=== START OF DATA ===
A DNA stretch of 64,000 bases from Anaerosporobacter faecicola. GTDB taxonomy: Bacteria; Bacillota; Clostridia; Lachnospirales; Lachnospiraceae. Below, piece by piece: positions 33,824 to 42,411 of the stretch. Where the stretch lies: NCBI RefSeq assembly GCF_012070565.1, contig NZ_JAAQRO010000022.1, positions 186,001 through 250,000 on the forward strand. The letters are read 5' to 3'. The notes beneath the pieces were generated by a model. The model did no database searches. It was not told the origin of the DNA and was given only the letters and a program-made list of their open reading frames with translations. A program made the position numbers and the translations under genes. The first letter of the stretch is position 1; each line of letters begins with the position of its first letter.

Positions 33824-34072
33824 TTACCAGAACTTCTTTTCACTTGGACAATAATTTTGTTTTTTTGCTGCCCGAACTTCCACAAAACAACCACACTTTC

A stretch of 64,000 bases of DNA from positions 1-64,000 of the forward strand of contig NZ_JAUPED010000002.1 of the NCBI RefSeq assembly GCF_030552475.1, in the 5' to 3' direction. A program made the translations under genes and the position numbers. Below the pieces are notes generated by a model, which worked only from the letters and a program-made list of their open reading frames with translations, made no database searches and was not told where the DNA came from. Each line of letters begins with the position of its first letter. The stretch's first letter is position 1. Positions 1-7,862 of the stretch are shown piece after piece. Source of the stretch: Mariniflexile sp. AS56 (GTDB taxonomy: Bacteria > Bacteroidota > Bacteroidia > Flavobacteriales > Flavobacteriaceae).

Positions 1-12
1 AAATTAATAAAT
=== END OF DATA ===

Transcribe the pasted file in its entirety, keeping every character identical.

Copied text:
A DNA stretch of 64,000 bases from Anaerosporobacter faecicola. GTDB taxonomy: Bacteria; Bacillota; Clostridia; Lachnospirales; Lachnospiraceae. Below, piece by piece: positions 33,824 to 42,411 of the stretch. Where the stretch lies: NCBI RefSeq assembly GCF_012070565.1, contig NZ_JAAQRO010000022.1, positions 186,001 through 250,000 on the forward strand. The letters are read 5' to 3'. The notes beneath the pieces were generated by a model. The model did no database searches. It was not told the origin of the DNA and was given only the letters and a program-made list of their open reading frames with translations. A program made the position numbers and the translations under genes. The first letter of the stretch is position 1; each line of letters begins with the position of its first letter.

Positions 33824-34072
33824 TTACCAGAACTTCTTTTCACTTGGACAATAATTTTGTTTTTTTGCTGCCCGAACTTCCACAAAACAACCACACTTTC

A stretch of 64,000 bases of DNA from positions 1-64,000 of the forward strand of contig NZ_JAUPED010000002.1 of the NCBI RefSeq assembly GCF_030552475.1, in the 5' to 3' direction. A program made the translations under genes and the position numbers. Below the pieces are notes generated by a model, which worked only from the letters and a program-made list of their open reading frames with translations, made no database searches and was not told where the DNA came from. Each line of letters begins with the position of its first letter. The stretch's first letter is position 1. Positions 1-7,862 of the stretch are shown piece after piece. Source of the stretch: Mariniflexile sp. AS56 (GTDB taxonomy: Bacteria > Bacteroidota > Bacteroidia > Flavobacteriales > Flavobacteriaceae).

Positions 1-12
1 AAATTAATAAAT